12 DIARY OF PATRICK GORDON. [1653   to tell me, that it would be nyne or ten monetlis ere I should fynd

12 DIARY OF PATRICK GORDON. [1653 to tell me, that it would be nyne or ten monetlis ere I should fynd



Passages from the diary of General Patrick Gordon of Auchleuchries : A.D. 1635-A.D. 1699"


to tell me, that it would be nyne or ten monetlis ere I should fynd an occa-
sion by sea to Scotland ; to travell by land would be very expensive, and
to stay there no lesse. But findeing me averse to engage my self, and reso-
lute to returne home, they left off, and told me I had best travell up to
Polland, where I might, one way or another, passe the ensuing winter, and
then take what course I thouglit fittest in the spring ; and that there was a
countreyman and namesake of mine liveing in a towne called Culm, about
twenty miles off, who was a very civill man, and would be very glad of my
company ; which counsell I embraced, and desired their assistance in findeing
an occasion thither.

The next day, I was informed of a flatt-botomed vcssell, ordinarily called
skute, which was to returne to Swets, a mile from Culm ; which way of travel-
ling, albeit longsome and irkesome, yet because cheape, I willingly choosed.
So upon a Tuesday, . . - . August, haveiug contented my landlady for
my dyet and lodging, being very favourably used, I walked to tlie vessell,
wherein I was to travell ; and about two houres befor sunsett, haveing all
ready, wee sett forward. This, as I said before, was a flatt-bottomed
vessell, which is so made because of the many shallow places in tlie river
Vistula. It was <xbout fyfty or sixty ordinary paces in length, and breadth
conforme. There were fifteen or twenty Polles, or rather Rnsses, in the
boat, who could not speak a word Dutch ; only he who had the command of
them could speak a litle. I took up my lodgeing in the most convenient
place I could find, being in the open part of the boat, being guarded from
the raine by the long hanging cover of the cabiue. Here was no hopes of
any exercise but lying and sitting, there being no convenience for walking,
only where the steerman's place was, which was very cumbersome. My
best pastime was my booke ; only sometimes I went on land and walked a
good pace befor, going in now and then to some boures house or another,
wher I bought milk. I had very litle pleasure, for, the most part of the
way ; the Vistula being hemmed and kept in with great dammes on either
side, which hinder the prospect of the countrey, only the toppes of the houses
and trees were to be seen.

About foure miles, being so much by water, and three by land, wee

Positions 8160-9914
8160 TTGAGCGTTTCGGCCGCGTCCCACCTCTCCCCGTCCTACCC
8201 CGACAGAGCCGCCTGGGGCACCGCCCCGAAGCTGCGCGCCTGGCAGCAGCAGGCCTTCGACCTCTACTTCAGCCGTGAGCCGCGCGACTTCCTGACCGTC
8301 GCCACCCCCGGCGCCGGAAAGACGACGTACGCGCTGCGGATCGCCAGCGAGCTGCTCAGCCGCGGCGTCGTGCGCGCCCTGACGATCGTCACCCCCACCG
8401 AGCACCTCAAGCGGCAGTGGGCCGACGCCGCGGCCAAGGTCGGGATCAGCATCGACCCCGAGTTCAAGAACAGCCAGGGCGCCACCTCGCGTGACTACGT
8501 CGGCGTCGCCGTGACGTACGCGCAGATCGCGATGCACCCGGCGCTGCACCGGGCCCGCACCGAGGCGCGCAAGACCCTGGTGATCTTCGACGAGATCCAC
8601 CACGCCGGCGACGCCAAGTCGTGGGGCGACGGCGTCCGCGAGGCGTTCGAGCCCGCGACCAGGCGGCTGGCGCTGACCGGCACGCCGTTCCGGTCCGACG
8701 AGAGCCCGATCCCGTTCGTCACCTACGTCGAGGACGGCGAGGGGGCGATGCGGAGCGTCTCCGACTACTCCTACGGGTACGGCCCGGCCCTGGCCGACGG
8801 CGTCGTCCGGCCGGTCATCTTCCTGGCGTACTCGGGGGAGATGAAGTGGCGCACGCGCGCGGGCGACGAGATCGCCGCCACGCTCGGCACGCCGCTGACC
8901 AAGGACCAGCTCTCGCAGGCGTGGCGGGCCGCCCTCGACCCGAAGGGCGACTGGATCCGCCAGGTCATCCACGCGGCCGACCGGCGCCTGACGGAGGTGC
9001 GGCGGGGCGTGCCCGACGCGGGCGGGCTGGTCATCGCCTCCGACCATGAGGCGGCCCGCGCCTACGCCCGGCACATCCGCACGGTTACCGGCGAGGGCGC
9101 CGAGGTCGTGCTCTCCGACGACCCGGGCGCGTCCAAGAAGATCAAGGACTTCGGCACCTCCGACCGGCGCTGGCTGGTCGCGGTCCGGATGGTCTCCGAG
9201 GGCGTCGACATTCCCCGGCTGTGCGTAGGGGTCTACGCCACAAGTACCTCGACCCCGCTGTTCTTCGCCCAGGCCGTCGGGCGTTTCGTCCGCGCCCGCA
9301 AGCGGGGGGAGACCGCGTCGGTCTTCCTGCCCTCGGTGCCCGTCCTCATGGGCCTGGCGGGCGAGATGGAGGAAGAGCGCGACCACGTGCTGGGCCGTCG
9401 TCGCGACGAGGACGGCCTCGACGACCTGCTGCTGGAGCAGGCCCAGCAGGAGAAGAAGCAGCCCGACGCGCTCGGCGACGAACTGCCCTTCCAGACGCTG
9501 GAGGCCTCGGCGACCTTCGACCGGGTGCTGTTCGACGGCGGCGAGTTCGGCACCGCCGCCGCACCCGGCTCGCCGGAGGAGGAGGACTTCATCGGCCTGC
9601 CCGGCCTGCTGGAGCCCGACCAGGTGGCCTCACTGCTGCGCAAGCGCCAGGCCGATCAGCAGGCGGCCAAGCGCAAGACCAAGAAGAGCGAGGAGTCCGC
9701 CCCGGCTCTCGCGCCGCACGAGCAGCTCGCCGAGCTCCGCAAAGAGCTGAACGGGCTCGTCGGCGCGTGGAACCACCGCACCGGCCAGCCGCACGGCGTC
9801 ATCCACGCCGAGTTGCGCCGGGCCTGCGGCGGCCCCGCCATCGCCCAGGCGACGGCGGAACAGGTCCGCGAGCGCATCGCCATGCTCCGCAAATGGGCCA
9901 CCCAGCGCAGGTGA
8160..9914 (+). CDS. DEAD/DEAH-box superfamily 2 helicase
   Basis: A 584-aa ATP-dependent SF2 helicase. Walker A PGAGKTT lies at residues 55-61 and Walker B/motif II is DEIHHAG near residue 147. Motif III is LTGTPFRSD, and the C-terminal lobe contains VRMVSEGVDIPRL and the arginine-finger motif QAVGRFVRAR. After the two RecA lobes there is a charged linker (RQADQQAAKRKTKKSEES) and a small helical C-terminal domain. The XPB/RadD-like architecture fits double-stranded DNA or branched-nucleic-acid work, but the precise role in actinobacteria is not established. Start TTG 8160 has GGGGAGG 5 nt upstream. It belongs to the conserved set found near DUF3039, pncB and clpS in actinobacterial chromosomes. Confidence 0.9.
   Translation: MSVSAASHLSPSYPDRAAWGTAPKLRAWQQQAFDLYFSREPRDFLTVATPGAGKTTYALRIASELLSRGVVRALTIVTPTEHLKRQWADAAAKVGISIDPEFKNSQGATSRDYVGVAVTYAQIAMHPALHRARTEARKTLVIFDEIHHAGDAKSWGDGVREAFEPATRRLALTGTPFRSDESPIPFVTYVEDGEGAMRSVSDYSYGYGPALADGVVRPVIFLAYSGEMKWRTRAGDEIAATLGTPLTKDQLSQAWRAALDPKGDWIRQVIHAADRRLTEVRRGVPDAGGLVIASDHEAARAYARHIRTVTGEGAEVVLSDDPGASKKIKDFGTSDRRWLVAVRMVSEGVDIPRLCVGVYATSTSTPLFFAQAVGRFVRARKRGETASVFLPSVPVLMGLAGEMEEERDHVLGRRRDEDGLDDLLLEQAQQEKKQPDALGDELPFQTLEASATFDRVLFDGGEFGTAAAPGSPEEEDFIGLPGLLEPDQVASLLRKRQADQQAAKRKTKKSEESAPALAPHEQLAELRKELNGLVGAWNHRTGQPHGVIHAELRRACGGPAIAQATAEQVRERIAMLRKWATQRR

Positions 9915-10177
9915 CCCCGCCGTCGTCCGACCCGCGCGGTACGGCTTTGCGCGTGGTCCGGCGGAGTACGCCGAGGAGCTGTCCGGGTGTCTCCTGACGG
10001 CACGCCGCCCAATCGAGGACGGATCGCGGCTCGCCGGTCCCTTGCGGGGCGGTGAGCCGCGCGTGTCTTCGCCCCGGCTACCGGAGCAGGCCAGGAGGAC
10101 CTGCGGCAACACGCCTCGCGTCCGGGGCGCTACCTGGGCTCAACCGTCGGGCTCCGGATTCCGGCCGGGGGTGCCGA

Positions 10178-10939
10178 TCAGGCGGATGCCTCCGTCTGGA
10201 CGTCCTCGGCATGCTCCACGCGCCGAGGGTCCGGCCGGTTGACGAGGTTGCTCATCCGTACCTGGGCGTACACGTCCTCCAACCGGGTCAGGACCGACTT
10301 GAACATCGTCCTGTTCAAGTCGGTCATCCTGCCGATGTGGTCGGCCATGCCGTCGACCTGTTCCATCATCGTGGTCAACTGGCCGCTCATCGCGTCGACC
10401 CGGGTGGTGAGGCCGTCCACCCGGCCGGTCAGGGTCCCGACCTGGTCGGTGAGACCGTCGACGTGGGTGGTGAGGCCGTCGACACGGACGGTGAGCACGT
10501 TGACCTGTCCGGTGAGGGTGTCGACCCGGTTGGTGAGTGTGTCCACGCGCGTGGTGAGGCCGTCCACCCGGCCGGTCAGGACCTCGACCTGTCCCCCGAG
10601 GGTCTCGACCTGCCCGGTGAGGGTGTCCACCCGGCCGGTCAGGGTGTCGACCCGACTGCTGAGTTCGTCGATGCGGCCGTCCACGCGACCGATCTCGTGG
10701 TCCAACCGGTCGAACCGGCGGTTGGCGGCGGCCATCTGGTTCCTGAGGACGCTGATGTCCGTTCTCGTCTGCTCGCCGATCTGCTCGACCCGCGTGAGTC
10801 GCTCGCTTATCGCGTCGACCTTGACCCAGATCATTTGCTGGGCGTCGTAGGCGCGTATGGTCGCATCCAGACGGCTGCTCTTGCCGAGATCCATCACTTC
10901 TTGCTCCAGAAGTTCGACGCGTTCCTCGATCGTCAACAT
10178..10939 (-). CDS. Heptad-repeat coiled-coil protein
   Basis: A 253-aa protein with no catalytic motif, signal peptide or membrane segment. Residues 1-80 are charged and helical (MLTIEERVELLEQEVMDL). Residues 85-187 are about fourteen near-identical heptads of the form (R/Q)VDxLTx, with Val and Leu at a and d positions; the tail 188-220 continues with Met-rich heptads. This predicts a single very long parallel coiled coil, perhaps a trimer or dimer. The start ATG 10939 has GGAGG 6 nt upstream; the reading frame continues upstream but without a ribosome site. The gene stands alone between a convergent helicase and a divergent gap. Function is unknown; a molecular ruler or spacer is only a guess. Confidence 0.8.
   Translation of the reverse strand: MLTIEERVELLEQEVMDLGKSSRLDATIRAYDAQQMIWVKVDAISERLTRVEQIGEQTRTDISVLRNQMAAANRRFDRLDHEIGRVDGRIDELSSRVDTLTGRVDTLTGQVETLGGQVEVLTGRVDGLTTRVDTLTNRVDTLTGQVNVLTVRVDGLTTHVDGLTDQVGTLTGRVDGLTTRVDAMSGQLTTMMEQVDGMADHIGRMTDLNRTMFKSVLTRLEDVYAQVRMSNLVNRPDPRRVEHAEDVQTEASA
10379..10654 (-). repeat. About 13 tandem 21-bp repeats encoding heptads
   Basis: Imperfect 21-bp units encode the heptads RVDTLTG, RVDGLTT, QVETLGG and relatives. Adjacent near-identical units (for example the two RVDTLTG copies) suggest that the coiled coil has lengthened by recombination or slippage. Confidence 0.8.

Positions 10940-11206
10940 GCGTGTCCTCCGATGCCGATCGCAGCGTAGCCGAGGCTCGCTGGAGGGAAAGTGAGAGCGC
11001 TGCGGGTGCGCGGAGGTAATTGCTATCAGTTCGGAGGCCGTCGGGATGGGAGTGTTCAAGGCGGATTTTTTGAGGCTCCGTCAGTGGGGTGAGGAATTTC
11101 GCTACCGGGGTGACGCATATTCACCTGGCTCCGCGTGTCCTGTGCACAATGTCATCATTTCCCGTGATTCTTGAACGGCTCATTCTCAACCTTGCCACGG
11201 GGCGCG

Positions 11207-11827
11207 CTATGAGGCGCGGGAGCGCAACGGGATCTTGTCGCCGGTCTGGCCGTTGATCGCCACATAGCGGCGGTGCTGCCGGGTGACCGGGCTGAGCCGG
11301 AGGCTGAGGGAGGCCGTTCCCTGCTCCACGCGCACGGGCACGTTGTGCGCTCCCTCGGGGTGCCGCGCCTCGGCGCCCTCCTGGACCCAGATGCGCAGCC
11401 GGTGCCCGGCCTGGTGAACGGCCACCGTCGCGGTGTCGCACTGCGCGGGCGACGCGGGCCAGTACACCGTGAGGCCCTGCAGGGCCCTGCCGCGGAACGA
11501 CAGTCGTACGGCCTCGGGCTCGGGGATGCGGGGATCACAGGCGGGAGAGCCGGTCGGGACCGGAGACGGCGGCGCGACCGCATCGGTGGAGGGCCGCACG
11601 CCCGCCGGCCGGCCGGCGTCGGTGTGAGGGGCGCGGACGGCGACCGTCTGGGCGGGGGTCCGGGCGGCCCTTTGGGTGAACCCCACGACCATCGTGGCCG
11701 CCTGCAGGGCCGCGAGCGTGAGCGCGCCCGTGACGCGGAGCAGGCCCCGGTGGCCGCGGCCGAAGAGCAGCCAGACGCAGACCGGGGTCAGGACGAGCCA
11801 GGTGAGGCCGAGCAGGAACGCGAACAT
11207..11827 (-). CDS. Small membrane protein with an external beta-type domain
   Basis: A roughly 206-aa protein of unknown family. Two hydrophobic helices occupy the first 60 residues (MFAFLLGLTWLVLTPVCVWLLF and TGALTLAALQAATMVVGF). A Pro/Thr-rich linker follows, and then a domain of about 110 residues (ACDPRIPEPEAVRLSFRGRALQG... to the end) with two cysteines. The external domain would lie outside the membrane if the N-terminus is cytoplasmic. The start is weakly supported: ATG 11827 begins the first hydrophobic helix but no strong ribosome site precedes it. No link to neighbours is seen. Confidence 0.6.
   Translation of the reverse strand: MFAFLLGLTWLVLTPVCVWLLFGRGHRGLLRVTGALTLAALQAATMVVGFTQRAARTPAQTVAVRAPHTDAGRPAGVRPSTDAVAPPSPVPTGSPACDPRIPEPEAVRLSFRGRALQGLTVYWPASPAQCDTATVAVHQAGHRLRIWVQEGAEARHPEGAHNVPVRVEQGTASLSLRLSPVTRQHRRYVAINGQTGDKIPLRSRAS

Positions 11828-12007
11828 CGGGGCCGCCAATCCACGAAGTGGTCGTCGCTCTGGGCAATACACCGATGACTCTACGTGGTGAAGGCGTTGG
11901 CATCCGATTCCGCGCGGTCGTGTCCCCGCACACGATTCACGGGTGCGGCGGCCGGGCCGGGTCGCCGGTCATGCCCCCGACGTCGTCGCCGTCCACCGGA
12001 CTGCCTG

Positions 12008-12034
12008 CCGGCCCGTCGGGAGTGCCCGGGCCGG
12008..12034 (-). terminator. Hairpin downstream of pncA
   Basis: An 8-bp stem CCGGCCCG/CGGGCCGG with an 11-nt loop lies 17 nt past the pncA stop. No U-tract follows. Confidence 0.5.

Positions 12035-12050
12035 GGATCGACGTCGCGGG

passed by a towne, on our right hand, called Dirshaw, lying on a high
ground, and fortified with walles. A mile and a halfe below this towne the
Vistula divideth, one arme going for Dantzick, another falleth into the Frish
Haffe. The point at the division, called Dantziker Ilooft, hath been diverse

Gordon was brought up and remained a lifelong Roman Catholic, at a time when the Church was being persecuted in Scotland. At age of fifteen, he entered the Jesuit college at Braunsberg, East Prussia, then part of Poland. In 1661, after many years experiences as a soldier of fortune, he joined the Russian army under Tsar Aleksei I, and in 1665 was sent on a special mission to England. After his return, he distinguished himself in several wars against the Turks and Tatars in southern Russia. In recognition of his service he was promoted to major-general in 1678, was appointed to the high command at Kiev in 1679, and in 1683 was made lieutenant-general. In 1687 and 1689 he took part in expeditions against the Tatars in the Crimea, being made a full general. Later in 1689, a revolution broke out in Moscow, and with the troops under his command, Gordon virtually decided events in favor of Peter the Great against the Regent, Tsarevna Sophia Alekseyevna. Consequently, he was for the remainder of his life in high favor with the Tsar, who confided to him the command of his capital during his absence from Russia. In 1696, Gordon's design of a "moveable rampart" played a key role in helping the Russians take Azov. One of Gordon's convinced the Tsars to establish the first Roman Catholic church and school in Muscovy, of which he remained the main benefactor and headed the Catholic community in Russia until his death. For his services his second son James, brigadier of the Russian army, was created Count of the Holy Roman Empire in 1701. At the end of his life the Tsar, who had visited Gordon frequently during his illness, was with him when he died, and with his own hands closed his eyes. General Gordon left behind him a uniquely detailed diary of his life and times, written in English. This is preserved in manuscript in the Russian State Military Archive in Moscow. Passages from the Diary of General Patrick Gordon of Auchleuchries (1635–1699) was printed, under the editorship of Joseph Robertson, for the Spalding Club, at Aberdeen, Scotland, 1859.



1635 - 1699


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